Scordatura: an "excellently sequenced and performed disc"
Another excellent review for Hannah Addario-Berry's Scordatura!
This article originally appeared in Issue 40:2 (Nov/Dec 2016) of Fanfare Magazine.
SCORDATURA • Hannah Addario-Berry (vc) • AEROCADE 004 (77:09)
KODÁLY Sonata for Solo Cello, op. 8. B. MILLER Miniatures, Book 3: Koans. A. ROSE Lands End. E. CLARK Ekpyrotic: Layerings IV. JUSTEN Sonaquifer. COONS Myth’s Daughter. LIU Calor
The fourth release on the recently founded Aerocade label takes a page from ECM’s book in that it presents a historical dialogue between Zoltan Kodaly and a group of contemporary composers reacting to his sonata for solo cello, whose centenary was in 2015. If not directly influenced by Kodály, the same scordatura (altering the tuning of a stringed instrument) is used by the other composers. Cellist Hannah Addario-Berry performs the Kodaly sonata first and then the other sets of pieces, creating a well-formed and evocative program. While her rendering of the sonata faces stiff competition, Addario-Berry makes an especially fine contribution with the middle movement; she clearly identifies with its wildly diverse mystery and multilayered pathos, beautifully shaping each phrase and perfectly timing each silence. I was especially impressed with the passages that combine arco and pizzicato, as she manages a real sense of interaction.
“The great way is gateless, approached in a thousand ways,” intones the cellist, commencing Brent Miller’s excellent and equally diverse third book of miniatures, and this pithy aphorism perfectly encapsulates both the preceding sonata and the rest of the disc. As with Varèse’ America transforming into “Ameriques,” the notions of area, landscape, temporal experience and chronology are deconstructed, or maybe it’s better to say reconstructed. On the geographical plain, we have Alisa Rose’s “Land’s End,” which uses reminiscences of American tunes and physical proportions to transmit the experience of walking the Land’s End trail in San Francisco. In more metaphysical territory is Gloria Justen’s “Sonaquifer – Flowing, Turning Dance,” a study in what might be called collective memory, combining elements of baroque figuration with the brief syncopations of Kodály over a rapidly changing often post-romantic harmonic background.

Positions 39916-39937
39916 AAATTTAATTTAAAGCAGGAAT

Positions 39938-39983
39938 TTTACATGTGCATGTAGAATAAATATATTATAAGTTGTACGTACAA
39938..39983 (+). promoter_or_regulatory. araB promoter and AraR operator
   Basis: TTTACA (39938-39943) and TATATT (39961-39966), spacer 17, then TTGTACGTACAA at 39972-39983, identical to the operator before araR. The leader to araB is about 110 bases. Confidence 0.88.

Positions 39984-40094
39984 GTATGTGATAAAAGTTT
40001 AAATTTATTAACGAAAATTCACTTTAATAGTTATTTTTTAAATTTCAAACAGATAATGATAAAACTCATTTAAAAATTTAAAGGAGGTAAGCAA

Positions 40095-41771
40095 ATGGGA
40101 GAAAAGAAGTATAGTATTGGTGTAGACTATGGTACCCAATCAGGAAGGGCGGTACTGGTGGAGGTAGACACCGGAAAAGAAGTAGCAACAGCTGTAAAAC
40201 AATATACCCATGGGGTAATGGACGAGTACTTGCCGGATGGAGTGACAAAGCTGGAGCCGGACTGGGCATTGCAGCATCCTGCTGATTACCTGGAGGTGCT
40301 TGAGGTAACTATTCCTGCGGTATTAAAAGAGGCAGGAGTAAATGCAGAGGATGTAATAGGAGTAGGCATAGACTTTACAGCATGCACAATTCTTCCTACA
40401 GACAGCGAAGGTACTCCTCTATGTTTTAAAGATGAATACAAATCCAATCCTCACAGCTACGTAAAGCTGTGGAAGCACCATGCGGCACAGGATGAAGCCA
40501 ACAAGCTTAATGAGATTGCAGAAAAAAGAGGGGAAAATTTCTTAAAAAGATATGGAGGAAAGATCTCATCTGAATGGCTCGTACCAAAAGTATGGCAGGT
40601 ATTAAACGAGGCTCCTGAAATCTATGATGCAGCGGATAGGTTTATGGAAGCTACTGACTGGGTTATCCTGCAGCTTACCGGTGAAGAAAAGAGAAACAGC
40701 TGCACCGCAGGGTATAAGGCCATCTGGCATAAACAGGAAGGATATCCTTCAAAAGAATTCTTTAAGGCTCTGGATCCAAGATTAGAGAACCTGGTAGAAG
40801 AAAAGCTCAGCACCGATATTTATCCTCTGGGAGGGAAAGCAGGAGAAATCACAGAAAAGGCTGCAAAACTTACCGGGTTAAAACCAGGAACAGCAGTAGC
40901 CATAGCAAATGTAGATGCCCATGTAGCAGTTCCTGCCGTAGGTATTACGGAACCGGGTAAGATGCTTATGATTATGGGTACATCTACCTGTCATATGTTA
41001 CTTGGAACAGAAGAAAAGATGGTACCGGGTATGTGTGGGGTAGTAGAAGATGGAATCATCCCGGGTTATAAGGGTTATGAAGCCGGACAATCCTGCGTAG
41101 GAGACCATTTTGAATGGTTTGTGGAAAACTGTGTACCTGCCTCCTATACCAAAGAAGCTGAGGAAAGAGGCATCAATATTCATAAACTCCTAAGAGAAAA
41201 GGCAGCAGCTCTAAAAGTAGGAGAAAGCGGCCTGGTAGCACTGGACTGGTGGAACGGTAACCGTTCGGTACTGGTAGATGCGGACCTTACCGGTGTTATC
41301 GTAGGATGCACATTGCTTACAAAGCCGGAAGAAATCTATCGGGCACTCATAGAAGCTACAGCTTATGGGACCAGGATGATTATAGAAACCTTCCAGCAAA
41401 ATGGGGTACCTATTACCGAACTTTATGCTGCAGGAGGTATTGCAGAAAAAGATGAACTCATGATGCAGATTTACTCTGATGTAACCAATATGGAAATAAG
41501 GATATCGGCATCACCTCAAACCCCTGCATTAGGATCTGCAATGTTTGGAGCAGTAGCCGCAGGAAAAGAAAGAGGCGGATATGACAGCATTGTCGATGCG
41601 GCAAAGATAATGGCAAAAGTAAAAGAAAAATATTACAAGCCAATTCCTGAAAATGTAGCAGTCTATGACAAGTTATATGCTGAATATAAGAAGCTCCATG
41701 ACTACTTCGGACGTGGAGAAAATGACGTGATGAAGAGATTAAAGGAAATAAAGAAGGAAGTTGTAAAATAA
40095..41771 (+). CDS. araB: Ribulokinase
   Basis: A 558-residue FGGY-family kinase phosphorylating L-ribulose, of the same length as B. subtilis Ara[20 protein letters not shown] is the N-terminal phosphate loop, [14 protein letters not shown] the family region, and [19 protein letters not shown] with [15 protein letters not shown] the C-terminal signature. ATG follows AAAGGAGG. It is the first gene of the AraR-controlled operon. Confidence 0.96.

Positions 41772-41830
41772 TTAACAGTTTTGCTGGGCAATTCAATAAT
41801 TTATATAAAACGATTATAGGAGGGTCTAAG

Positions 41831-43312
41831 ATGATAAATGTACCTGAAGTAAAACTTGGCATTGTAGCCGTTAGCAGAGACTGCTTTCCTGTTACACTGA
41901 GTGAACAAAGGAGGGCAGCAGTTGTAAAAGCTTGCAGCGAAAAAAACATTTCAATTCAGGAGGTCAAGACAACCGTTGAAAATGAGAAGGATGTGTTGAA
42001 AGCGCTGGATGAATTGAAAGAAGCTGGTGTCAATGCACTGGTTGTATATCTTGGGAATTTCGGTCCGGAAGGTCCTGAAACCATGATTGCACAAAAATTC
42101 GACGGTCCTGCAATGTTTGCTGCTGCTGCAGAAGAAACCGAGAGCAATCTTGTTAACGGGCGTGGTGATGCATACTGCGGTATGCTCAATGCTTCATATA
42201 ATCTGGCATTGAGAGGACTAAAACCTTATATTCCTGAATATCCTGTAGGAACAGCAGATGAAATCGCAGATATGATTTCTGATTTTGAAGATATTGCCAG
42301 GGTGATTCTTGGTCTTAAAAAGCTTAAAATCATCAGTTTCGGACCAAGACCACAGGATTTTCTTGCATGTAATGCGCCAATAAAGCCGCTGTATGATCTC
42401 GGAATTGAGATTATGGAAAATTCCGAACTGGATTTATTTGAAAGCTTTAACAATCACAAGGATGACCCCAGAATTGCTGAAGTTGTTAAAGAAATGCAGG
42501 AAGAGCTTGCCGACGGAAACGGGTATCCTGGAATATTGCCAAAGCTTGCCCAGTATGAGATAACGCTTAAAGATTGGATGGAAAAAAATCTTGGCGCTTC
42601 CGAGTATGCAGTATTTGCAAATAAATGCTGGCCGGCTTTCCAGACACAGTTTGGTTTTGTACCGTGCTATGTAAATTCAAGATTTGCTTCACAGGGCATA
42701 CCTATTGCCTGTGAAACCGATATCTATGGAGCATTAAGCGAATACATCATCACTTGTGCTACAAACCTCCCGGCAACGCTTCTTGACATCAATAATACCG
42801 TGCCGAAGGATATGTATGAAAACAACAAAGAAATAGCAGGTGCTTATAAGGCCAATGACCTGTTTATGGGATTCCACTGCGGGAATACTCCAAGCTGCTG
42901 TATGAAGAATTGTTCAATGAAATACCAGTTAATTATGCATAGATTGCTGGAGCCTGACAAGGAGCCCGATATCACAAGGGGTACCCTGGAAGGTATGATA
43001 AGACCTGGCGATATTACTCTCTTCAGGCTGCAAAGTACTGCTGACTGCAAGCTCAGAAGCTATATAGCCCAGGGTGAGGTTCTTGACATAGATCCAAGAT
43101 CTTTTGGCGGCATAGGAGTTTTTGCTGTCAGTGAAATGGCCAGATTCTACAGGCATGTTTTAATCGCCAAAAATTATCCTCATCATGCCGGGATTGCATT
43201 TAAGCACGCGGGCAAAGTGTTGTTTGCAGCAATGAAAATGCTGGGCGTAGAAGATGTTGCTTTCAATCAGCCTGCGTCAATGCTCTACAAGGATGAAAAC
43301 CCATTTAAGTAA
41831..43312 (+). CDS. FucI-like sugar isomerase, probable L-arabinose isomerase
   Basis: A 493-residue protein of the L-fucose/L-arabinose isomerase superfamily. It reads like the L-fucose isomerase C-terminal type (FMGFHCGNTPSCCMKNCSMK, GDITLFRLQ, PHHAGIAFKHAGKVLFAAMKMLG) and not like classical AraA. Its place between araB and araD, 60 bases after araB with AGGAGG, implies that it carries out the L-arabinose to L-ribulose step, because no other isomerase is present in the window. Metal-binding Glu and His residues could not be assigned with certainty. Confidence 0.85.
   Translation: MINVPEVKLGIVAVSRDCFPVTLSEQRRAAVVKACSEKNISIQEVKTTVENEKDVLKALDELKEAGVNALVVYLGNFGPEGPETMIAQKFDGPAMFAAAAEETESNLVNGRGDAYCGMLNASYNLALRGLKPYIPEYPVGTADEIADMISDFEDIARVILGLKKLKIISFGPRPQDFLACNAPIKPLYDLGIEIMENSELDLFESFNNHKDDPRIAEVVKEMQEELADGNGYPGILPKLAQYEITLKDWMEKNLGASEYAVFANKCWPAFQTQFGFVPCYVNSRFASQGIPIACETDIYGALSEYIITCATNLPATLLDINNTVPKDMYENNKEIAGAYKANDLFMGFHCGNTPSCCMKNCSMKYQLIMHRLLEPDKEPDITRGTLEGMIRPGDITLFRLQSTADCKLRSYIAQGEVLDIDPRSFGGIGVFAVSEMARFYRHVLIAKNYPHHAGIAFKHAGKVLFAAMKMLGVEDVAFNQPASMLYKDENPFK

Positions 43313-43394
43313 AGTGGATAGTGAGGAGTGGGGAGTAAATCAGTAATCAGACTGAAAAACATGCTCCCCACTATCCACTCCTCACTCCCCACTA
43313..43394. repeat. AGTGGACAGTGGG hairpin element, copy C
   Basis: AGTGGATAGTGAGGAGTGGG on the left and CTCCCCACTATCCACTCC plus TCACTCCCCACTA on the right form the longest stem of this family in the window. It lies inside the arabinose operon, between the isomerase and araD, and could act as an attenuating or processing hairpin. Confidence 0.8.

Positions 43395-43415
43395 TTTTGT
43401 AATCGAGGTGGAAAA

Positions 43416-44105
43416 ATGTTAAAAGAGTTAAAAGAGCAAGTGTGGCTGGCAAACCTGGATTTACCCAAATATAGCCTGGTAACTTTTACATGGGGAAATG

These are not the direct and hyperconscious interpolations, say, of Holger Czukay; they are subtle, often ephemeral and difficult to remember on first listen. Even when we know the source immediately, as in Lisa Renée Coons’ “Myth’s Daughter,” context is both paramount and elusive. Addario-Berry negotiates the various and often thorny terrain with ease, both as vocalist and cellist. In the end, the Kodály is exposed as the trans-geographical, dialectical and micro-historical document it is, thanks to an excellently sequenced and performed disc. Marc Medwin